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Purchased a new computer, actually the parts to build one. Unsure what windows 7 to purchase. Need at least professional, seems to be around $200 upgrade to $300 full version.

If I put the old XP on my new machine, will i be bale to use the 64bit windows 7 Pro upgrade instead of having to buy the full version? Will it still do a clean install?

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6 Answers

There is no software upgrade path from XP to Windows 7, only Vista to Windows 7.

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Wrong. "All Windows XP and Windows Vista editions qualify for a Windows 7 upgrade" - microsoft.com/windows/buy/default.aspx –  Hugh Allen Apr 30 '10 at 3:58
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Upgrade pricing != upgrade installation, sorry that I wasn't clearer. All upgrades from any OS older than Vista require a reinstall, but you can still qualify for upgrade pricing. –  Adam Robinson May 5 '10 at 17:15
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According to http://technet.microsoft.com/en-us/library/dd772579(WS.10).aspx

"Cross-architecture in-place upgrades (for example, x86 to x64) are not supported"

in fact it only mentions upgrades for Vista to Win 7

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And even if there were a software upgrade from XP to Win 7, I wouldn't recommend it, theres nothing better than a fresh install, just backup everything you need, and install format the machine, then get everything back to it.

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That should have been my first question, is there an upgrade from XP to 7. Guess I'll have to bite the bullet and get the full version. I do prefer full clean upgrades, was just seeing if i could save some money.

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(Should be a comment instead of an answer). Hopefully though you didn't buy the full priced edition. Having a valid XP qualifies you for the upgrade (reduced price) edition but you will just need to do a clean install (see my full answer). –  Kevin Brock May 5 '10 at 8:56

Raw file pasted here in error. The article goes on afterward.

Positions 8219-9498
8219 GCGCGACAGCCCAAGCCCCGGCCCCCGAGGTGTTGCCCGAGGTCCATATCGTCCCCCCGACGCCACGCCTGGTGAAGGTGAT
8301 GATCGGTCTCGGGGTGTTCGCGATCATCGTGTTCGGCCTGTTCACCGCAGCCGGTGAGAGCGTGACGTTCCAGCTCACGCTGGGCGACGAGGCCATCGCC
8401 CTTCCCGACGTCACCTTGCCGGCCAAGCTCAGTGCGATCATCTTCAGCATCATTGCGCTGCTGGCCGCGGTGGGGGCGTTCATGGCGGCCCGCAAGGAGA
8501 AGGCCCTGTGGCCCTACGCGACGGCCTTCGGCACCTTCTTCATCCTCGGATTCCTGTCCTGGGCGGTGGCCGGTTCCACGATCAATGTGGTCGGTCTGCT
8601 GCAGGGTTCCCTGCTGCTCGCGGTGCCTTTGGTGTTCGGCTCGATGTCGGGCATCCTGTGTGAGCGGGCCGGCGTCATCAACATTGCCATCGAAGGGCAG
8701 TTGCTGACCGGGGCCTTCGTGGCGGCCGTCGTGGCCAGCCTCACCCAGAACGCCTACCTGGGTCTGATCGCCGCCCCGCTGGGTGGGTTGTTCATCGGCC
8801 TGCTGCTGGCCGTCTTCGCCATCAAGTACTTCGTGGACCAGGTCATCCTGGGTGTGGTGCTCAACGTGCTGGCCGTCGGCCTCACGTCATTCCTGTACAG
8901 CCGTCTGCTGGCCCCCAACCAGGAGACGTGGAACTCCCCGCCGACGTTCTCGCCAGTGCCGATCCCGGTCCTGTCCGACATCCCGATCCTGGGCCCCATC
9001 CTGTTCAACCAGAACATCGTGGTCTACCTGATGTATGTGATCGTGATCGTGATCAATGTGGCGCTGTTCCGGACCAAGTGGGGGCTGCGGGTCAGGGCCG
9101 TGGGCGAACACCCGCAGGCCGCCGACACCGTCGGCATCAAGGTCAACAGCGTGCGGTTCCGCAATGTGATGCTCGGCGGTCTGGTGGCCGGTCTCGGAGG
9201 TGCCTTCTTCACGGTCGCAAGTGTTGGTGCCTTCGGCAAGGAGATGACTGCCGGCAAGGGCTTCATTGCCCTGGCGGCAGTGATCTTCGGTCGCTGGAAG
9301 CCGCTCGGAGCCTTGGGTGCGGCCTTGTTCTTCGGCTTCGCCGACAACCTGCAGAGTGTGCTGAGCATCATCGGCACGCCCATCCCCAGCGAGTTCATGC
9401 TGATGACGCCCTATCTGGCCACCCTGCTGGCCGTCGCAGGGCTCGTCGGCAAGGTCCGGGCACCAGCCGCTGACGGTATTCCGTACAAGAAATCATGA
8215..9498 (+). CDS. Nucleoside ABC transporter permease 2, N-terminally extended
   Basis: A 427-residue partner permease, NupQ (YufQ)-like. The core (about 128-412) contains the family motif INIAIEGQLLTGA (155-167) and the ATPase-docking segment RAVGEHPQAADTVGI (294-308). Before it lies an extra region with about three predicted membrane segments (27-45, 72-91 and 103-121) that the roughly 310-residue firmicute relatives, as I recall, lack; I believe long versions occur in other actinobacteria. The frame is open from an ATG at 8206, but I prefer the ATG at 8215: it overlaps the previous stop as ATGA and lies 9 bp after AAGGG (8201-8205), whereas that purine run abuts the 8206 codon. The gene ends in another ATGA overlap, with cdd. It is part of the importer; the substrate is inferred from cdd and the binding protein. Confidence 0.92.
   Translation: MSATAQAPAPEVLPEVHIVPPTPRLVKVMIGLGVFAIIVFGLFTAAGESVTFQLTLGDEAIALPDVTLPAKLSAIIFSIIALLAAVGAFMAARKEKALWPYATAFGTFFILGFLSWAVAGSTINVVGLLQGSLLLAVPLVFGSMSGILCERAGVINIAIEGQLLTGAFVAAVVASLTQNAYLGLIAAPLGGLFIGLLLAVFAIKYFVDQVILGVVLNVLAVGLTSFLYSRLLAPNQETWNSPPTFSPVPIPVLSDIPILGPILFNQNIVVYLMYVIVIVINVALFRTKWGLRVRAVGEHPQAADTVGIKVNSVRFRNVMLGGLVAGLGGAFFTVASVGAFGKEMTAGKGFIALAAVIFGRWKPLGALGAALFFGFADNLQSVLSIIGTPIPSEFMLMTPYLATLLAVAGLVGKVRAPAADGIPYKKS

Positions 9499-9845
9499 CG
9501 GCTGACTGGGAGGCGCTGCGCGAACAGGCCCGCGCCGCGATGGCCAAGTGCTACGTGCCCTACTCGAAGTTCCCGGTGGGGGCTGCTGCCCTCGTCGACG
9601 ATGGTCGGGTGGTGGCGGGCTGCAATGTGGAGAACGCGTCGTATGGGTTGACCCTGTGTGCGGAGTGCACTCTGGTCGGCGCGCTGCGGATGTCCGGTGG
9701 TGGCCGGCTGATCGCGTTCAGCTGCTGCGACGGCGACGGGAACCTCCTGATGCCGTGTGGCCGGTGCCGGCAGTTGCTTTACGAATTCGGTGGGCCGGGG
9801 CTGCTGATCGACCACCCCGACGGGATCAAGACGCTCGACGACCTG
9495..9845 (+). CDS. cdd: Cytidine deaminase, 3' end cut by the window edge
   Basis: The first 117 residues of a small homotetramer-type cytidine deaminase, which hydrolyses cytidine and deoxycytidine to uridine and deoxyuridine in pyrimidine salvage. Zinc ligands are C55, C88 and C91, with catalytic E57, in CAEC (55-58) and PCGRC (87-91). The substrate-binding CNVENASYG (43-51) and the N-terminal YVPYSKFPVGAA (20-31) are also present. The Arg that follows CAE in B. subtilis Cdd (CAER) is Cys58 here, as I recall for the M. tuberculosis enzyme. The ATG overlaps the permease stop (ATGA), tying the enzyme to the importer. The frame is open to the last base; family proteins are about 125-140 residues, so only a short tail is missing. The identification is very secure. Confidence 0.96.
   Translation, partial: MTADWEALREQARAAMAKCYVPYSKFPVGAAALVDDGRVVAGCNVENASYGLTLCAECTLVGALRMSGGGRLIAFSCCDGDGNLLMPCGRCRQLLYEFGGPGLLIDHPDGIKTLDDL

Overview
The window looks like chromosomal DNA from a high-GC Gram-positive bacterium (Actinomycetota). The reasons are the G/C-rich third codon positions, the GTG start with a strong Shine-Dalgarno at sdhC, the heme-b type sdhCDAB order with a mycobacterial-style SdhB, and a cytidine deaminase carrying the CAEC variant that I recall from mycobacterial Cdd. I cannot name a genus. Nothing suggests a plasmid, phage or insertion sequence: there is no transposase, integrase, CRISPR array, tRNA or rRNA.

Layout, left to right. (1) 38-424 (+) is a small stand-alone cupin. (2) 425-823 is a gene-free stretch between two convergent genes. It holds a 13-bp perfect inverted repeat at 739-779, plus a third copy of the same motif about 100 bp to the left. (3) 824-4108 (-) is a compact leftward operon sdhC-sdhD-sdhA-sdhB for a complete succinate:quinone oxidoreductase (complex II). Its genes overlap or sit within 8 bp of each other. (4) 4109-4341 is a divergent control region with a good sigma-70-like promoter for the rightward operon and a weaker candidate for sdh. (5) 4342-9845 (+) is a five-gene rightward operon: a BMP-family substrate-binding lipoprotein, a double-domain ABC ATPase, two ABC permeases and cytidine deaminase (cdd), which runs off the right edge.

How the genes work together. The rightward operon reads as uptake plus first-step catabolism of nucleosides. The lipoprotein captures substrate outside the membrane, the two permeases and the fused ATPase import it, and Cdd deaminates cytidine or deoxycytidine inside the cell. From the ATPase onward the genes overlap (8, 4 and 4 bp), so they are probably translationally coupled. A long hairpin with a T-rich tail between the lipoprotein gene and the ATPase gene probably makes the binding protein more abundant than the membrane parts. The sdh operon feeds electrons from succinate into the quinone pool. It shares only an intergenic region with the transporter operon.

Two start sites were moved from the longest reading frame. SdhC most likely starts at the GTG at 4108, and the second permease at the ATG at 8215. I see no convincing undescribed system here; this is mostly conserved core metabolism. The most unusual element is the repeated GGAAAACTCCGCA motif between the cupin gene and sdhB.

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In terms of which version to buy, yes an upgrade version is ok.

When it comes to installing, you need to do a "custom" install; basically a new installation rather than an in place upgrade.

If you have bought the parts, then consider buying an "OEM" version, rather than an upgrade version.

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@Neal: there are certain disadvantages to OEM versions, as in that you cannot reinstall or move copies of Windows. just an FYI for future reference. –  studiohack Apr 29 '10 at 15:41
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You are getting different answers because of the different interpretations of the word "upgrade".

The OP is asking if they can purchase an upgrade edition of Windows 7 (64-bit) legally and use it if they have a legal copy of Windows XP. The answer is YES. I did this myself. Had Windows XP (32-bit) previously installed and put in a new drive and installed Windows 7 (64-bit) on it.

When you purchase Windows 7 you get both DVDs for 32-bit and 64-bit. An upgrade edition usually requires having access to the software that qualifies you for that edition - in this case Windows XP. Typically though MS does not require that you have that software installed. In my case, it was on another drive in the computer so there was no prompting, but it may be that Windows 7 will prompt for a qualifying CD/DVD of the prior OS version (as I experienced when upgrading older Windows versions years ago).

The other upgrade that are in the answers here has to do with installing a new operating system on top of an existing one and attempting keep all the existing applications installed. This would entail migrating/merging any registry entries, replacing and/or removing old files. This is not supported for 32-bit to 64-bit upgrade.

If you attempt to install either the upgrade (reduced price) 64-bit or full price 64-bit on top of Windows XP 32-bit it will not be able to do the in-place upgrade. But then, only Vista 64-bit to Windows 7 64-bit (or 32-bit to 32-bit) upgrade is supported (Windows XP always requires a clean install, but you still can purchase and install the reduced price upgrade edition).

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